Current Affairs

59 posts
Hope and reality in one Georgia chart

Over the weekend, Georgia's State Health Department agitated a lot of people when it published the following chart: (This might have appeared a week ago as the last date on the chart is May 9 and the title refers to "past 15 days".) They could have avoided the embarrassment if they had read my article at DataJournalism.com (link). In that article, I lay out a set of the "unspoken conventions,"...

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This exercise plan for your lock-down work-out is inspired by Venn

A twitter follower did not appeciate this chart from Nature showing the collection of flu-like symptoms that people reported they have to an UK tracking app.  It's a super-complicated Venn diagram. I have written about this type of chart before (see here); it appears to be somewhat popular in the medicine/biology field. A Venn diagram is not a data visualization because it doesn't plot the data. Notice that the different...

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Graphing the extreme

The Covid-19 pandemic has brought about extremes. So many events have never happened before. I doubt The Conference Board has previously seen the collapse of confidence in the economy by CEOs. Here is their graphic showing this extreme event: To appreciate this effort, you have to see the complexity of the underlying data. There is a CEO Confidence Measure. The measure has three components. Each component is scored on a...

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The hidden bad assumption behind most dual-axis time-series charts

DC sent me the following chart over Twitter. It supposedly showcases one sector that has bucked the economic collapse, and has conversely been boosted by the stay-at-home orders around the world. At first glance, I was drawn to the yellow line and the axis title on the right side. I understood the line to depict the growth rate in traffic "vs a normal day". The trend is clear as day....

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The why axis

A few weeks ago, I replied to a tweet by someone who was angered by the amount of bad graphics about coronavirus. I take a glass-half-full viewpoint: it's actually heart-warming for  dataviz designers to realize that their graphics are being read! When someone critiques your work, it is proof that they cared enough to look at it. Worse is when you publish something, and no one reacts to it. That...

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Make your color legend better with one simple rule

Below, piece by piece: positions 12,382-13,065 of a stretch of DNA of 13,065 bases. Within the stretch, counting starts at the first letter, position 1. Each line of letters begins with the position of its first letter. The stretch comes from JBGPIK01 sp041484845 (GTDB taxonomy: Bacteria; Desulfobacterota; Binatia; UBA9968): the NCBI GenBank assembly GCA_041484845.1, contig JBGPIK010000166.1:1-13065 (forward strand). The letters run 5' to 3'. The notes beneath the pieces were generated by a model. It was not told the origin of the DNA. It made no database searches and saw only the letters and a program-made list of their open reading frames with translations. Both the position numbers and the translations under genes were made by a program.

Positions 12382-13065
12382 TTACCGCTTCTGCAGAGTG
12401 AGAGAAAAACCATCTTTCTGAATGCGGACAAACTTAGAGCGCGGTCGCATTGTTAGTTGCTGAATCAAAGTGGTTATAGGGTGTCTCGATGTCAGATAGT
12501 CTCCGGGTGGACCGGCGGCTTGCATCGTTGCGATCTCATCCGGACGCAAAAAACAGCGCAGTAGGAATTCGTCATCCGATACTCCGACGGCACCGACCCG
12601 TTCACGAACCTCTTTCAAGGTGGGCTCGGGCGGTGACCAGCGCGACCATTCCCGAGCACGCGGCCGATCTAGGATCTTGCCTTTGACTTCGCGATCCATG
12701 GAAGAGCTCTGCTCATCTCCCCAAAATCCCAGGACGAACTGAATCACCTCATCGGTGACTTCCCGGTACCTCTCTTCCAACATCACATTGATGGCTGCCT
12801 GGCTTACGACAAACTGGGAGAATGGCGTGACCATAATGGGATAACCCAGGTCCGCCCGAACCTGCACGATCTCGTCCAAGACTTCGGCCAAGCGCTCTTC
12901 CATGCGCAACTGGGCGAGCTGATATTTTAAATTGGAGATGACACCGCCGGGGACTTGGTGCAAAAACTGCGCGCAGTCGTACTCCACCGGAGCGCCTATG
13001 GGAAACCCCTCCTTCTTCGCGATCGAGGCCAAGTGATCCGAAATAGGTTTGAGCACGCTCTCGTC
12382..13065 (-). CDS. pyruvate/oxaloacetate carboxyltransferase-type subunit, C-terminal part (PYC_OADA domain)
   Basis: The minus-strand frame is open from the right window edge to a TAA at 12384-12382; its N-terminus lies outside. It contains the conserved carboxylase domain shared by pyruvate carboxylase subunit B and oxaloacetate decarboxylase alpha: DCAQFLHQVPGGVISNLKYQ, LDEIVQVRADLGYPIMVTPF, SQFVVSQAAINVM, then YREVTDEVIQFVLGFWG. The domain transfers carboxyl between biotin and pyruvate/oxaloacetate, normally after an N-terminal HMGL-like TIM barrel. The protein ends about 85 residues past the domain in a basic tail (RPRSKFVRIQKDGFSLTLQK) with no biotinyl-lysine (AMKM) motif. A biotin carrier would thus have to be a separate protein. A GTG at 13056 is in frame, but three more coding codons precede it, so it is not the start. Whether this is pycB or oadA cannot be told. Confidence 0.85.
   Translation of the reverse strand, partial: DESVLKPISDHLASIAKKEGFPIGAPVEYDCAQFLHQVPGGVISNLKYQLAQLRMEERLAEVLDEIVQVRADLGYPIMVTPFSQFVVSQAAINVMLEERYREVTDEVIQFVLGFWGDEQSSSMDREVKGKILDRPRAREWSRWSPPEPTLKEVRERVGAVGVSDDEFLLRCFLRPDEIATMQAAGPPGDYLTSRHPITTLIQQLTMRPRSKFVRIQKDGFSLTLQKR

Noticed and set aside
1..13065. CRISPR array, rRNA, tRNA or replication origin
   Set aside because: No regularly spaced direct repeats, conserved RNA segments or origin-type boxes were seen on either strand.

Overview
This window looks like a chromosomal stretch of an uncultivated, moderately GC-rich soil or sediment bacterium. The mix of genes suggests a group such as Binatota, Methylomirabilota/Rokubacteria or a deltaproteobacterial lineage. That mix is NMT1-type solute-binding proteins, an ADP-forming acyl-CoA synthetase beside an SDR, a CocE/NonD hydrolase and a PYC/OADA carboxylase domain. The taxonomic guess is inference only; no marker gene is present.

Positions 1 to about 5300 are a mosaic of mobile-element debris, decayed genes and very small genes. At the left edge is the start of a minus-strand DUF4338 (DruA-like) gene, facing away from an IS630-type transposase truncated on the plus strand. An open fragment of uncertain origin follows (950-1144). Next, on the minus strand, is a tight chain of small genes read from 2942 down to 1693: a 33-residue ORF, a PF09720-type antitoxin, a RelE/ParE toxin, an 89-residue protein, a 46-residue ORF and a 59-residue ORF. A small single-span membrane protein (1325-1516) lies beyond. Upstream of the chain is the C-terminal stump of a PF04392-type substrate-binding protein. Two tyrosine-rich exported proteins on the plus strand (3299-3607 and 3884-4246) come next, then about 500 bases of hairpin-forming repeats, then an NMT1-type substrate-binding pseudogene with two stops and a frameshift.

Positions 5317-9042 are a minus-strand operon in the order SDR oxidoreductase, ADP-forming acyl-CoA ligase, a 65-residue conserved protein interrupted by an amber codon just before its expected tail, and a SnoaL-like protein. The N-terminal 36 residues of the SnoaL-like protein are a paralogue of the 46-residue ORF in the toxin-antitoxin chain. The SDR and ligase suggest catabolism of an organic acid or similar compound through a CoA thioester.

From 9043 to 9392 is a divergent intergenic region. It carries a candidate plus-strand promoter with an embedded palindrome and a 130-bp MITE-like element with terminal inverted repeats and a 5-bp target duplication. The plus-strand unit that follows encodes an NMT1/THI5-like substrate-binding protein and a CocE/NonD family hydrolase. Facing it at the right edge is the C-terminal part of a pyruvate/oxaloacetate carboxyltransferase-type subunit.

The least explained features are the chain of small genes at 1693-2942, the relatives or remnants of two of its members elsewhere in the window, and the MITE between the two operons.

The pie chart about COVID-19 worries illustrates why we should follow a basic rule of constructing color legends: order the categories in the way you expect readers to encounter them. Here is the chart that I discussed the other day, with the data removed since they are not of concern in this post. (link) First look at the pie chart. Like me, you probably looked at the orange or the...

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Graphing the economic crisis of coronavirus 2

Last week, I discussed Ray's chart that compares the S&P 500 performance in this crisis against previous crises. A reminder: Another useful feature is the halo around the right edge of the COVID-19 line. This device directs our eyes to where he wants us to look. In the same series, he made the following for The Conference Board (link): Two things I learned from this chart: The oil market takes...

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When the visual runs away from the data

The pressure of the coronavirus news cycle has gotten the better of some graphics designers. Via Twitter, Mark B sent me the following chart: I applied the self-sufficiency test to this pie chart. That's why you can't see the data which were also printed on the chart. The idea of self-sufficiency is to test how much work the visual elements of the graphic are doing to convey its message. Look...

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The epidemic of simple comparisons

Another day, another Twitter user sent a sloppy chart featured on TV news. This CNN graphic comes from Hugo K. by way of Kevin T. And it's another opportunity to apply the self-sufficiency test. Like before, I removed the data printed on the graphic. In reading this chart, we like to know the number of U.S. reported cases of coronavirus relative to China, and Italy relative to the U.S. So,...

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Graphing the economic crisis of Covid-19

My friend Ray Vella at The Conference Board has a few charts up on their coronavirus website. TCB is a trusted advisor and consultant to large businesses and thus is a good place to learn how the business community is thinking about this crisis. I particularly like the following chart: This puts the turmoil in the stock market in perspective. We are roughly tracking the decline of the Great Recession...

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